Christmas in Summer

Tuesday, December 14, 2010

We have had a few basic geography lessons in our house. This all came about when Little E volunteered that it was going to snow at Christmas. There was some explaining about countries and that it doesn’t snow in New Zealand at Christmas. It does snow in England where Thomas the Tank Engine lives. While there are no snowmen or sleighs, summer Christmases have their own advantages. Sometimes it just takes a little thought.

I find a Christmas without fresh berry fruit hard to imagine. How can you have the family photos after lunch, without the obligatory cherries draped over your ears? Actually how can you have family photos without going outside either?

Then there are the evenings. The combined scents of Christmas cake, coffee and chocolate are nothing with a long hot dusk and a cool porch.

I don’t much fancy the extremes of a Christmas day barbeque, a tree decorated with jandals. I would love to get to experience a white Christmas just once. Sometimes I can be a bit traditional, but I still embrace our summery Christmases with relish.

* Picture from a very summery Christmas Parade. Note the T shirts, beautiful singing reindeer and lack of snow.

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  1. I live in west-central Texas and our weather in December is not especially predictable. We've had some Christmases when we're comfy in shorts and bare feet and have the A/C going, and other Christmases when we're bundled up and have the heater blasting. I love the unpredictability!! (Well, weather forecasts mean Christmas Day weather isn't TOTALLY unpredictable, but this far away from Christmas it's still a surprise!).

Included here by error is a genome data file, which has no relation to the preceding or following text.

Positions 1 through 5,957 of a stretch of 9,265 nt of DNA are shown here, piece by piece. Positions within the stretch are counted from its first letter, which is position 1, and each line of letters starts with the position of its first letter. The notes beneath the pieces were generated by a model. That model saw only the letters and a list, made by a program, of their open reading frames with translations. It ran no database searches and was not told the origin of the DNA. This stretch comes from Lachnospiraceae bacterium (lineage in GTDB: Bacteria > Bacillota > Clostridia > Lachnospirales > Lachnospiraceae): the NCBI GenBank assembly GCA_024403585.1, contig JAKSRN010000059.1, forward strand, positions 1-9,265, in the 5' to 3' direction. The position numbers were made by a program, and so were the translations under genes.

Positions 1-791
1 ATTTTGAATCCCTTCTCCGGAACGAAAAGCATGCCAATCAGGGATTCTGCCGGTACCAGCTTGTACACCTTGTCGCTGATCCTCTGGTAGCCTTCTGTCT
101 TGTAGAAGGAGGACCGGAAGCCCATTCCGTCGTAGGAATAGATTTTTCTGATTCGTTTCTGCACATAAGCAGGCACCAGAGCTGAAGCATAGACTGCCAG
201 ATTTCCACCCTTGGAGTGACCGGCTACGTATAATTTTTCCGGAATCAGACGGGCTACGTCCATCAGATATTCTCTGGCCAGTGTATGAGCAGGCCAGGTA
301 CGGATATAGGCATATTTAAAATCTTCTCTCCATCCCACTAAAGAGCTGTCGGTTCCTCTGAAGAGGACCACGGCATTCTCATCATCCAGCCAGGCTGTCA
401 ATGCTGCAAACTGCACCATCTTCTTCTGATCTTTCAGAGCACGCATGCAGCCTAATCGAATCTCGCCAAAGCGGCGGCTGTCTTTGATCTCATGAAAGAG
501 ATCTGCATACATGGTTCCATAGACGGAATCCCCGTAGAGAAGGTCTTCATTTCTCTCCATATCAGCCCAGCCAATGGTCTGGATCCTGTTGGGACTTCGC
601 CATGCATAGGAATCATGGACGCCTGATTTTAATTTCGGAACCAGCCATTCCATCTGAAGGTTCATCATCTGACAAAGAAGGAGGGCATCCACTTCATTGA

We've experienced a wee bit of snow from time to time at the holidays, but I'll admit I'd rather it be warm enough to be comfy without a jacket or shoes =).

  2. Well I have experienced several white Christmases ( outside temperature somewhere between -5 to -10).

    The pine trees are the native forest, so seeing them inside when the outside is so grey feels so good. It marks the shortest day, which in Eastern Europe is so short, that you know that soon things will get better, and so there is a real joy to the occasion. The rich heavy food is perfect for the weather outside. When you celebrate the traditional Xmas in its original context it makes sense.

    A NZ chrismas is a wonderful thing too, when appropriate adjustments are made. It means many things for many people, and when people "make it their own" by accomodating the summer mood, it can work really well too.

    When it's about nice food and family, you can't go wrong, but all the mid winter aspects of it are strange when applied to this cultural context.


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